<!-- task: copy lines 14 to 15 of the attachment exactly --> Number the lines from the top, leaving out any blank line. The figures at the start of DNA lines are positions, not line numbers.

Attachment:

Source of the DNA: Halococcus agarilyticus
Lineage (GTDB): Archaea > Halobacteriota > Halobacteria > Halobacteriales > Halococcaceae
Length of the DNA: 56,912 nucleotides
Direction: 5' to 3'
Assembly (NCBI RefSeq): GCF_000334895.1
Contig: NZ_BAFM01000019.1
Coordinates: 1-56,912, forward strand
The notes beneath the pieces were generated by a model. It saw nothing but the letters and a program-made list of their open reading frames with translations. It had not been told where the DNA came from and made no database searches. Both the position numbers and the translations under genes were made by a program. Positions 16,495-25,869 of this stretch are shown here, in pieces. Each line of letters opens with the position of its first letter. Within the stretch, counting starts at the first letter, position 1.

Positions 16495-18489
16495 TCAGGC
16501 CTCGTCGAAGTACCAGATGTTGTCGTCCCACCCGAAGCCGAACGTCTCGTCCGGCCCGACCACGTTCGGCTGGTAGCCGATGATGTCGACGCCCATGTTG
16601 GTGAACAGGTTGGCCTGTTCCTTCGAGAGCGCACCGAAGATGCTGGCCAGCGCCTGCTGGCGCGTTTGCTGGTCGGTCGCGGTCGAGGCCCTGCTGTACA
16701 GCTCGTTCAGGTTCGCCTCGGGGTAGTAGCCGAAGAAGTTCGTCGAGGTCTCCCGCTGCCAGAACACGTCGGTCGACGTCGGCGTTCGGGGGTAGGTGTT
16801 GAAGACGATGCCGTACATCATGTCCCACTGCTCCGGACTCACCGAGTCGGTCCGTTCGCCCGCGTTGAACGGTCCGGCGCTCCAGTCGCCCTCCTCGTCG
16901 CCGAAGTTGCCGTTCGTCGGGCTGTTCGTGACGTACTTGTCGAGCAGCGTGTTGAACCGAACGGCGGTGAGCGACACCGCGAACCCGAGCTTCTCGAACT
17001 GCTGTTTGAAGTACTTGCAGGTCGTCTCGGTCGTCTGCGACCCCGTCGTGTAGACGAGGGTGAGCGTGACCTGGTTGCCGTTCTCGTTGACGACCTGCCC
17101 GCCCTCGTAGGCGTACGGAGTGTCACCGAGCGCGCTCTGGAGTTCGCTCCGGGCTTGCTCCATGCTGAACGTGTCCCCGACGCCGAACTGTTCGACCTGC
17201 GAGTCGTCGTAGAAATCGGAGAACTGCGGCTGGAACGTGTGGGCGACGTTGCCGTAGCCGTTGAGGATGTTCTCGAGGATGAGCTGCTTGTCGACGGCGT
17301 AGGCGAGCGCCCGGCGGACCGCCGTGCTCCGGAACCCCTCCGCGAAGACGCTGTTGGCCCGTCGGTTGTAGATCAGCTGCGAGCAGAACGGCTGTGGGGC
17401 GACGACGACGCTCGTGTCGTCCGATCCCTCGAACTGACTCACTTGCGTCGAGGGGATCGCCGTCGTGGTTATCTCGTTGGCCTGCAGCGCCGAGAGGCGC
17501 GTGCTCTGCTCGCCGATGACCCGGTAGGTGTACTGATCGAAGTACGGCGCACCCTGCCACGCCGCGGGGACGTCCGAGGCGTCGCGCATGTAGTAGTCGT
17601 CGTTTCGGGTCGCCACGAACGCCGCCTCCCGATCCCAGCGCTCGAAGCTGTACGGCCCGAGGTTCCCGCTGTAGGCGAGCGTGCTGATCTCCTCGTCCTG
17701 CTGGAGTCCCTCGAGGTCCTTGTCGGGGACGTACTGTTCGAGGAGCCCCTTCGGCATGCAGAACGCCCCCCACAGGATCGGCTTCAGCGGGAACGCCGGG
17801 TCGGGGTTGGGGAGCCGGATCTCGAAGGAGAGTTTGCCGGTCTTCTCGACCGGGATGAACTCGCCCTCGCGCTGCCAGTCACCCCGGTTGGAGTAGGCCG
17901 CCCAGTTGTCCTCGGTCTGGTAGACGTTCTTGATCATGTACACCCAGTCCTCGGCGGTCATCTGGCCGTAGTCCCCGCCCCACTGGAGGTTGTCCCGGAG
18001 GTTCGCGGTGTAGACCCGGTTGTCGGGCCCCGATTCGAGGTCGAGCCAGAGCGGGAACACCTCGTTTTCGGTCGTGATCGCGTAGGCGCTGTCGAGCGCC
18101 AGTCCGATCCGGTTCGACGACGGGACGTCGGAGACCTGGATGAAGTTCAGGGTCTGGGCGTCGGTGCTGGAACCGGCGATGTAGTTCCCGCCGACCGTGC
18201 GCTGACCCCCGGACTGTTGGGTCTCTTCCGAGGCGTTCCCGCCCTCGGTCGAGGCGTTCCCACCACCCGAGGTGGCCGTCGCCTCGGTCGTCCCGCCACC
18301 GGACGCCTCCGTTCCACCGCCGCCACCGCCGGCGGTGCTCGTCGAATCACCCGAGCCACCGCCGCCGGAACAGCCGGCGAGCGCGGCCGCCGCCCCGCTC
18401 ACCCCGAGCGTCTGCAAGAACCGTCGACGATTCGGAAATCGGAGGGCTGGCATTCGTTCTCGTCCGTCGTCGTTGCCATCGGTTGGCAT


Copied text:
16801 GAAGACGATGCCGTACATCATGTCCCACTGCTCCGGACTCACCGAGTCGGTCCGTTCGCCCGCGTTGAACGGTCCGGCGCTCCAGTCGCCCTCCTCGTCG
16901 CCGAAGTTGCCGTTCGTCGGGCTGTTCGTGACGTACTTGTCGAGCAGCGTGTTGAACCGAACGGCGGTGAGCGACACCGCGAACCCGAGCTTCTCGAACT